CHICAGO, IL - College graduates from across the country have more in common than that shiny new diploma and the class of '13 distinction. No matter where they received their degree, they all face the same life-changing decision: where to work and where to live. While the national unemployment rate is moving down, competition for jobs is still stiff, with the Bureau of Labor Statistics citing 11.7 million unemployed persons (April 2013) and a mere 3.8 million available jobs (March 2013).
With apartment rents increasing each year and the continuing challenges of a slower economy, it is becoming more important for recent grads to explore the possibility of starting their professional lives in a city that offers the best overall opportunity for employment, career success, living affordability and an energetic, youthful culture. For the sixth year, Apartments.com has complied the "Top 10 Best Cities for Recent College Graduates" to help make this big decision a little easier.
"When starting the search process, it can be tempting to focus on just the biggest cities," said Tammy Kotula, public relations and promotions manager for Apartments.com. "In fact, many other 'best of' lists tend to be heavily weighted toward the country's largest markets, which obviously offer a lot of career opportunities. However, it is important to carefully consider all aspects that a city, even a smaller market, has to offer before deciding where to settle down."
Kotula added that the first step should be to identify cities that offer affordability alongside professional opportunity. Hand-in-hand with this qualification is to try and determine if the city's demographics line up with those of a recent college graduate. "If you are single and in your early to mid-20s, chances are the lifestyle in a city with a similar demographic profile will be more appealing than it would if you were striking out on your own in a market that is heavily skewed toward married households with a higher median population age," continues Kotula.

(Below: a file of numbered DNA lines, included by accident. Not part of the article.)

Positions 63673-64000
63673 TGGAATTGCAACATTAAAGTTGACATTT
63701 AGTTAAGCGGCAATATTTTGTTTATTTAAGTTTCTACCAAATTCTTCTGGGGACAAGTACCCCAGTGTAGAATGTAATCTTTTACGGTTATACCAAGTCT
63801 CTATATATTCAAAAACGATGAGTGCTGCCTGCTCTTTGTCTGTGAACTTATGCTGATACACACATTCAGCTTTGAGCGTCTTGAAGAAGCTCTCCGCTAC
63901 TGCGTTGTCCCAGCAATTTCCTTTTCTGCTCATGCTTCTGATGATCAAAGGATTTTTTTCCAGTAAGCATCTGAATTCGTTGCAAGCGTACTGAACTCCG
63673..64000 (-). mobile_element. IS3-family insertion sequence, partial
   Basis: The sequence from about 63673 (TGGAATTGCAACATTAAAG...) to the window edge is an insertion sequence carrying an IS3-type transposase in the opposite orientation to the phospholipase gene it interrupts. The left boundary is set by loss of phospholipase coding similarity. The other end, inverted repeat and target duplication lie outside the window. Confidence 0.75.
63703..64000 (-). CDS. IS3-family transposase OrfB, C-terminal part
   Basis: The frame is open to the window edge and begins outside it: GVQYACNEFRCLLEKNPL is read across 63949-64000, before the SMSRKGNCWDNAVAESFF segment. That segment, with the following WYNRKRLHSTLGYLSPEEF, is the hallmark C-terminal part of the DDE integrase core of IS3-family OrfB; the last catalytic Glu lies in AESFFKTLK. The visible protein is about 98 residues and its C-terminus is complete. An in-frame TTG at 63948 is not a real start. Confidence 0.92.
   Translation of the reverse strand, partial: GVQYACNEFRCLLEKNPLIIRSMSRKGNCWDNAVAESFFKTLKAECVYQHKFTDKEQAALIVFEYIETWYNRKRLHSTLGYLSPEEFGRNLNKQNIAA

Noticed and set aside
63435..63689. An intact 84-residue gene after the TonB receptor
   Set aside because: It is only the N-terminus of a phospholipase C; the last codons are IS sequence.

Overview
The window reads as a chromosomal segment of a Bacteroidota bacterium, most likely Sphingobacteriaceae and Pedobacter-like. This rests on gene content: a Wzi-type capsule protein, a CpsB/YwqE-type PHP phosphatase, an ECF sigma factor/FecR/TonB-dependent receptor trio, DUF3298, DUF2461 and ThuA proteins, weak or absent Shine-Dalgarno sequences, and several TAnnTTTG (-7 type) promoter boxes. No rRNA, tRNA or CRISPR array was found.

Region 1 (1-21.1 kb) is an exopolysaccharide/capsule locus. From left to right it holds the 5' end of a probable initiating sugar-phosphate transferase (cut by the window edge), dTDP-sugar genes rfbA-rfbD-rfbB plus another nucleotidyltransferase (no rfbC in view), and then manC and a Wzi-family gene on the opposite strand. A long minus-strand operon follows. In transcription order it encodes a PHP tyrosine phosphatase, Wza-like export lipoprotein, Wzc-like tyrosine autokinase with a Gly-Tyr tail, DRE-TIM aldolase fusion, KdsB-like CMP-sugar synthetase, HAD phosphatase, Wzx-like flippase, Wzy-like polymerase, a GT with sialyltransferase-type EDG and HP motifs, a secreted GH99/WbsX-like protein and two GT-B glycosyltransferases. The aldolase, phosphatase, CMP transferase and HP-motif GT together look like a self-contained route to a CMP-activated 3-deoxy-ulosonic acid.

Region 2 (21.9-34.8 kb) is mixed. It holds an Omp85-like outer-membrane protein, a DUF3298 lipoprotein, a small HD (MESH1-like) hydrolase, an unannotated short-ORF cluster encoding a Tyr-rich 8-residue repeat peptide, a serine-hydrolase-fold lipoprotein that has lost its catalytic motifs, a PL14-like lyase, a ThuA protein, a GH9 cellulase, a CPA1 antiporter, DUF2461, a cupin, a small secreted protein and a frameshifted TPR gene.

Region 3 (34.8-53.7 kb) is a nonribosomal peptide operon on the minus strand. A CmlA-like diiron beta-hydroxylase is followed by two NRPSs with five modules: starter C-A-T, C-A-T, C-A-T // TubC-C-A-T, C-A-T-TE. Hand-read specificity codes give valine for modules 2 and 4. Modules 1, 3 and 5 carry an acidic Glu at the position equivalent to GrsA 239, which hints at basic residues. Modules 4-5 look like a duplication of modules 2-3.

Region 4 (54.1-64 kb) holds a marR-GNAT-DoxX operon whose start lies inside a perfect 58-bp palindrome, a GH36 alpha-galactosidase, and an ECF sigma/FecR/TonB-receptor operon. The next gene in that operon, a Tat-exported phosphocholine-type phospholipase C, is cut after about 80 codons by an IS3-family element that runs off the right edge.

The sixth annual Apartments.com "Top 10 Best Cities for Recent College Graduates" list is a resource designed to help identify the best places in the country for new graduates to begin this chapter of their lives, taking into account employment opportunities, salary, rent for a one bedroom apartment and the city's median age and percentage of male and female only households, as an indicator of the youthful singles' scene.
The Apartments.com 2013 "Top 10 Best Cities for Recent College Graduates" list, along with the average rent for a one bedroom apartment, includes:
Phoenix, AZ - $708
Orlando, FL - $857
San Antonio, TX - $794
Columbus, OH - $634
Austin, TX - $1,006
Raleigh, NC - $788
Oklahoma City, OK - $722
Fort Worth, TX - $795
Dallas, TX - $983
Minneapolis, MN - $1,177
The Apartments.com "Top 10 Best Cities for Recent College Graduates" list distinguishes itself from other "best of" lists through its comprehensive view of what qualifies a city to be considered.
"Over the past six years that Apartments.com has been culling this list, we have adapted to economic changes and have adjusted our methodology accordingly," states Dick Burke, senior vice president and general manager, Apartments.com. "This way we are evaluating what is most meaningful to recent graduates in the context of the bigger picture in unemployment, affordability and other key factors."
This year's list took into account affordability vs. just median income, which gave advantage to cities where the average rent for a one bedroom apartment falls within the recommended 25% of gross median income. In addition, unemployment was a major factor in determining this sixth annual list. Cities with unemployment above 7% were eliminated. Burke adds, "We believe that a low unemployment rate contributes to a vibrant community with more job opportunity across the board, which is good not only for entry level positions, but also as an indicator of potential as a person moves through his or her career."
In addition, this year's list takes into account demographics. Added weight was given to cities with the highest percentage of population between 25-29 years of age and men-and-women-only households, as an indicator of the youthfulness and singles scene in each market. In addition, cities with significantly low or high median age for population were eliminated. Kotula comments, "This helped steer our list away from all college towns, which is reflected by a low median population age, as well as cities that skew more middle to retirement age population-wise."